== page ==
I have a Xiaomi Router 4A Gigabit, and after about a year of use, I realized something inside was shaking when I moved the device around.
This is the piece that fell off and broke in two.
This is where I guess it was.
This is the router.
What's this thing? Would the router still work as expected without it? If not, how can I attach it back in place?
Isn't it only the cover of the capacitor?
It could be, I don't know what a capacitor is. What should I do?
You could try to glue it back.
This is a filter electrolytic capacitor (470 microfarad 10 volt) and it can cause all sorts of weird problems.
Better buy/find a new one and replace it.
If you are not good with the soldering iron, ask a friend to do it for you.
What @pavelgl said, it's not rocket science.
Or try to return it, and get a new unit.
Thanks! Isn't it only the cover that's damaged? Could the cover really cause all those issues? I can even slide it back on the capacitor. I also have no clue what could've caused this, as I don't see any burn marks. If a generic cover would work, I think I can just get a new one and slide it on.
What issues? Is there another thread?
Shrink tube could work.
It couldn't just be the cover. It may be doing some work for now, but its parameters have certainly changed and sooner or later it will fail completely.
I was talking about the "weird problems" pavelgi mentioned.
Okay, I'll look for a suitable capacitor. Again, thank you so much.
The router may freeze. You may have to turn the power off/on a few times until it starts, then it could freezes again after a while...
Have you experienced any of them?
Those were possible failures, not necessarily happening.
The capacitor looks damaged to me.
Yikes! That's a typical cheap electroytic capacitor that has failed totally, then got so hot it has built up enough internal pressure to blow the cover off entirely. It will have gone off with a loud bang, a flash and a lot of acrid burnt-plastic smelling smoke consisting of burning electrolyte.
The electrolyte is also corrosive and will have splashed all over the circuit board potentially causing all sorts of damage.
With careful cleaning and replacing the capacitor you might be lucky and save the device but most likely the other electrolytics on the board will also be of the cheap and nasty variety and will in turn explode.
Unless you know what you are doing it will be better to get a new router rather than waste your time. Sorry.
PS. The one on the top right of the photo looks like it has a hole in it with electrolyte leaking and corroding the can under the green plastic coating.
Woah, I had imagined it was a much minor issue, thank you for your detailed response. I think I can still get a new one for free if its warranty isn't void due to me opening up the back panel. Though, I'm hesitant to do that because it says the new version with the exact same model name/number they're shipping nowadays aren't compatible with OpenWrt in the wiki, so the device could end up all but useless. I'll try changing the capacitor and cleaning it up a bit.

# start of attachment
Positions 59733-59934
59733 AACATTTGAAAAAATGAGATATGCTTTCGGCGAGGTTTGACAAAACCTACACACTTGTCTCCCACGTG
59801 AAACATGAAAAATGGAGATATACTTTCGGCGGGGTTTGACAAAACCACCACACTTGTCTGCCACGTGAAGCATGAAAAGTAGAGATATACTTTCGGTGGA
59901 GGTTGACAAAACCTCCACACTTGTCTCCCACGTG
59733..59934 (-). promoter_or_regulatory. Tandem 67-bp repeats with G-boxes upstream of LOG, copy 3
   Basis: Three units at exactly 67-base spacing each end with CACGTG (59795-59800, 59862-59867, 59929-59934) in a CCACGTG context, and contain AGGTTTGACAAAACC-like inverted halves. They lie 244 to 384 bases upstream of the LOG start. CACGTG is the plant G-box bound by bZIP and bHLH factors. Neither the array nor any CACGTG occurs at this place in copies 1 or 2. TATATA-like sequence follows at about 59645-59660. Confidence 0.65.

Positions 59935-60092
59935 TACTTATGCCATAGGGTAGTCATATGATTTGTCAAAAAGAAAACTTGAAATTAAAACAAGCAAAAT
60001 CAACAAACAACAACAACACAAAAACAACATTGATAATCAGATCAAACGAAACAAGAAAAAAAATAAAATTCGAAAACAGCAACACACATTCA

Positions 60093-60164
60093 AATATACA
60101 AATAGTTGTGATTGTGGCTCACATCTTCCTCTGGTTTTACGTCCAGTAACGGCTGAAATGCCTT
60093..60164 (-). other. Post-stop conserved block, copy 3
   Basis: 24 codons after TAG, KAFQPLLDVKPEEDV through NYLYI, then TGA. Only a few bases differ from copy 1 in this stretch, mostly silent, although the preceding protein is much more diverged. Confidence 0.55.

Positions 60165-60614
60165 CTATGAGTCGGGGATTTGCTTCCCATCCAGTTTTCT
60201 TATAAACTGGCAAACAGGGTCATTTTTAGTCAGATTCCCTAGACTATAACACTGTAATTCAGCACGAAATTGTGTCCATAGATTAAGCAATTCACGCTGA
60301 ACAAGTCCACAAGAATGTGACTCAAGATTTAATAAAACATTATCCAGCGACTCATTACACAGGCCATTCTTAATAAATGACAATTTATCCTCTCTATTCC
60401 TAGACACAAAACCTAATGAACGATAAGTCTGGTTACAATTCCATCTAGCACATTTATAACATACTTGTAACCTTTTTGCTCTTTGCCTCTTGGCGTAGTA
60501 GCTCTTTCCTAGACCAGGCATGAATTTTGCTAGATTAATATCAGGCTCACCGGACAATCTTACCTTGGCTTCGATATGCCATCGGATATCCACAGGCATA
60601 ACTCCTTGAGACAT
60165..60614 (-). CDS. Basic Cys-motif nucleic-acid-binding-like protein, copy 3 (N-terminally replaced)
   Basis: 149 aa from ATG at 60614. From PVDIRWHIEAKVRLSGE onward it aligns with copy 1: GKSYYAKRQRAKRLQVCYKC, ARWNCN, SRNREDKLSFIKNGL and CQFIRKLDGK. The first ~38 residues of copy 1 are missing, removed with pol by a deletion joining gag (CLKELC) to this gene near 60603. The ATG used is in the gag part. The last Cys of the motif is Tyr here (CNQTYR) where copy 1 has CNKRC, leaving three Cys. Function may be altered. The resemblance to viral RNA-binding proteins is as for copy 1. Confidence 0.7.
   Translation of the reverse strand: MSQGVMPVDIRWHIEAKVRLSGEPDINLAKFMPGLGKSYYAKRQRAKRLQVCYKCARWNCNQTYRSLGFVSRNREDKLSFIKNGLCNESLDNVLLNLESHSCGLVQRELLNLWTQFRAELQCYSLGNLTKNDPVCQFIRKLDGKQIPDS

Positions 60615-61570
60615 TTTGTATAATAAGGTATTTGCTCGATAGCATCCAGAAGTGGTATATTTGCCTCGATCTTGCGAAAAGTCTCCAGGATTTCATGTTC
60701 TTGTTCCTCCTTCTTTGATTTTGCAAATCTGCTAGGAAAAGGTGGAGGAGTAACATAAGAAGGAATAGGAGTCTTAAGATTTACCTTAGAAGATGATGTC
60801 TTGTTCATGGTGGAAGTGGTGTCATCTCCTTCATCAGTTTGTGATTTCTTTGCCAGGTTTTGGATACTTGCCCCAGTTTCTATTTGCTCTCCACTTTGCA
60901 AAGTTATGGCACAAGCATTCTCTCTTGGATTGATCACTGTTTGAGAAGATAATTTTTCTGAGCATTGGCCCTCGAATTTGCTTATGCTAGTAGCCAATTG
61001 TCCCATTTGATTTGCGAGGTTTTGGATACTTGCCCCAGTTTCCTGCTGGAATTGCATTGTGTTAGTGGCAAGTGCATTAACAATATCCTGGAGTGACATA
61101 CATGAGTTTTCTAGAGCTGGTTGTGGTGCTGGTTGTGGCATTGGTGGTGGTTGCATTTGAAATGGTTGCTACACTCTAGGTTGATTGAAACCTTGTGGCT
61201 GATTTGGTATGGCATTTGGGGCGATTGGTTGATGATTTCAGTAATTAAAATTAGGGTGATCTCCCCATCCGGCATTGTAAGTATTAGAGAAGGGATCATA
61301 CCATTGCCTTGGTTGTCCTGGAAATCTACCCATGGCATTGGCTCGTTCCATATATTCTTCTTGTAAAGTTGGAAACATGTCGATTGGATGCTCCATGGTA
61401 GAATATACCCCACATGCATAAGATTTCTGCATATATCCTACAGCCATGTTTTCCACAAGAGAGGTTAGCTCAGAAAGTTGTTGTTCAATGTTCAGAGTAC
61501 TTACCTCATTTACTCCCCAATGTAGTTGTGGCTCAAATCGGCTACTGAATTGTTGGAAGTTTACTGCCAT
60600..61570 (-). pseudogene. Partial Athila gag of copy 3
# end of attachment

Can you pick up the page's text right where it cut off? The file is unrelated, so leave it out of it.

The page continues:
Is this the one you're talking about? I can't quite tell if it's actually a leak, it kind of looks like they got some paint on its cover.
I haven't experienced any problems.
If it is under the plastic it is a leak. If it is on the surface it is most likely electrolyte from the exploded capacitor. Could be paint but it looks like a leak.
The exploded one is close to the wifi area of the board so is probably for the wifi power supply. If you don't push the wifi hard you might not notice problems - most likely dropouts when transmitting .... Can't tell by looking at photos.
Looks fine to me.
Keep the little sleeve wrapper inside the case for reference. Just glue/tape it in place if the rattle bothers you.
Or throw the wrapper away now that you have a photo of it stored somewhere.
I don't think your cap is going blow any time soon. This is just something that nerds like to talk about. You would have noticed if it was leaking or cracked.
And fear of that alone is no good reason to change the router. It's not that big a deal to replace a blown cap. It's very very simple and the chances of it causing extensive damage are pretty slim. It's not going to burn your house down.
If you want to do absolute best practices then put a long piece of heat shrink on it. Maybe four inches. Some duct tape would be fine too.
So that if it does go the heat shrink will capture the goo and or pieces. But honestly I'd just make sure that it's bent up away from the board little so it's not touching anything and put the case back on and forget about it.
That wrapper is in effect and insulator. So if it's out of place the component might short something but you would already have noticed if it was and it's not going to move on its own.
And looking at the placement on the board it's very likely an input filter cap. When it does finally fail you might try just pulling it off of the pair of pliers and see if it works normally. So long as your power supply isn't complete junk it ought to work fine without the capacitor.
Keep any configuration or files backed up it's on this router of course, and relax and enjoy the day.
That type of capacitor contains a small amount of a water-based fluid which is necessary for operation. If the cover cracks or comes off entirely, the working parts dry out and stop working.
So as it is, the capacitor is useless and you should just cut it out and maybe replace it.